Katherine Bernard, critical shopper at The New York Times: Kim Kardashian, for her potent lines, personal growth, family tragedy, tolerance for a husband, a true sense of control within the narrative, and an almost cloying affiliation with California. There’s no difference between [Didion and Kardashian]... they’re both visually unforgettable and have unhealthily unattainable aesthetics.
Lauren Oyler, critic: [Women writers] should be compared to whomever they are similar to (or imitating, as the case may be). It’s even OK to compare them to male writers. I’m having trouble answering this because most writers (of any gender) working today, as they have in all eras, are writing consumable, voice-less, derivative crap that doesn’t call to mind an easily communicated historical analogue, because the people who were writing consumable, voice-less, derivative crap in the past have mostly been forgotten.
Steven Phillips-Horst, founder of Talkhole and viral tweeter: Chunky serif fonts, bar carts, rattan furniture.
Ashley Feinberg, investigative reporter at Slate: Dorothy Parker but if she’s unavailable Leah Finnegan.
Rich Juzwiak, senior writer and man at Jezebel: Someone who I’d like to see get more recognition for her influence/importance is Angela Carter. And if more people wrote like Jeanette Winterson, the world would be a smarter, more beautiful place. Also bell hooks, who so many imitate poorly, has inspired so much shitty internet writing that she's arguably done more inadvertent harm to the discourse than good. I can’t think of anyone who has had more of an influence on socially aware criticism (or that which posits itself as such).
Anonymous at anonymous: So many writers now are all newly bad in a way that I would not have read a previously published writer like them.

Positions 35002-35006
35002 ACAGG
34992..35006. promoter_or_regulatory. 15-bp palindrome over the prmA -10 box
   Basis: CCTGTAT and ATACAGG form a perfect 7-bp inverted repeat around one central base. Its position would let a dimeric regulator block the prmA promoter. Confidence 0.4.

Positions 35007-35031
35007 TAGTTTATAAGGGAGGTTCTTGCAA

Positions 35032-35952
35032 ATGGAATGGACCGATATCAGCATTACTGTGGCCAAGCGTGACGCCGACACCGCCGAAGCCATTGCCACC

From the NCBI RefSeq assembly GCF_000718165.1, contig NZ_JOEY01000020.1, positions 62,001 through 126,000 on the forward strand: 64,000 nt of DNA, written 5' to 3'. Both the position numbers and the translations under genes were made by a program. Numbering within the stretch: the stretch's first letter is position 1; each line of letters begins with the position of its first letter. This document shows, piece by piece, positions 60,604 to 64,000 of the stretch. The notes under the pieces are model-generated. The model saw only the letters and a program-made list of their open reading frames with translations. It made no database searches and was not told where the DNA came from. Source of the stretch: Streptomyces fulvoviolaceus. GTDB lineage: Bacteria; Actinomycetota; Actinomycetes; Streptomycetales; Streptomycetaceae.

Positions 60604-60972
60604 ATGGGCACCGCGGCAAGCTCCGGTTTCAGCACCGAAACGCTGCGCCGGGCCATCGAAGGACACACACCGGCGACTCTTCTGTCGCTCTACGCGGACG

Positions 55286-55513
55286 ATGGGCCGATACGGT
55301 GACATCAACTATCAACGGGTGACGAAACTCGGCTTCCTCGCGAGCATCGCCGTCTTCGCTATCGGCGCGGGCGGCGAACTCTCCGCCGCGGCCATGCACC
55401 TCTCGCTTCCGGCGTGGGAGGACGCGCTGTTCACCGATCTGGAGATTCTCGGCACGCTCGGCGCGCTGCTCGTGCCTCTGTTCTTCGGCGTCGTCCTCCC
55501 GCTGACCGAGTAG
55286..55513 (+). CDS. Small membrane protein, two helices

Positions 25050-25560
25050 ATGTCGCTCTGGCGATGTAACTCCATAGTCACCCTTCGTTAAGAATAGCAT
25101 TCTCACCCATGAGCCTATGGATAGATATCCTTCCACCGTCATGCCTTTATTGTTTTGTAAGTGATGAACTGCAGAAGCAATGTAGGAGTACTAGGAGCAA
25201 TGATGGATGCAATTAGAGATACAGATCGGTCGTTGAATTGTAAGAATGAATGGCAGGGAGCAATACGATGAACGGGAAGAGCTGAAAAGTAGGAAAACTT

Brandy Jensen, power editor at The Outline: I think more women should be “the next David Foster Wallace.”
Silvia Killingsworth, editor at Bloomberg: Larissa MacFarquhar, whose profiles are like masterful feature films in which the director is not a character.
Puja Patel, editor-in-chief of Pitchfork: Ellen Willis or bell hooks.
Alex Balk, male ally: One of my favorite writers of all time is Andy Logan, who did the Around City Hall column for the New Yorker a thousand years ago. (So long ago that the New Yorker had a regular column about City Hall.) There was nothing fancy or showy about her prose but she was able to immediately both grasp and convey the central issue of the story without unnecessary complications or distractions and any discursion on her part made you smarter without realizing it by the time you got back to the main point of the story. Plus, she was funny. Like, not in a look-at-me-being-funny way but in a “here is the essential humor of this story” way that no one, man or woman, seems to be able to do anymore. I can't think of anyone, man or woman, that I could compare her to today, which is a shame. I wish more women were compared to her.
Rejoice — you now have many more women to whom you can compare other women. I look forward to seeing them all in my Twitter feed.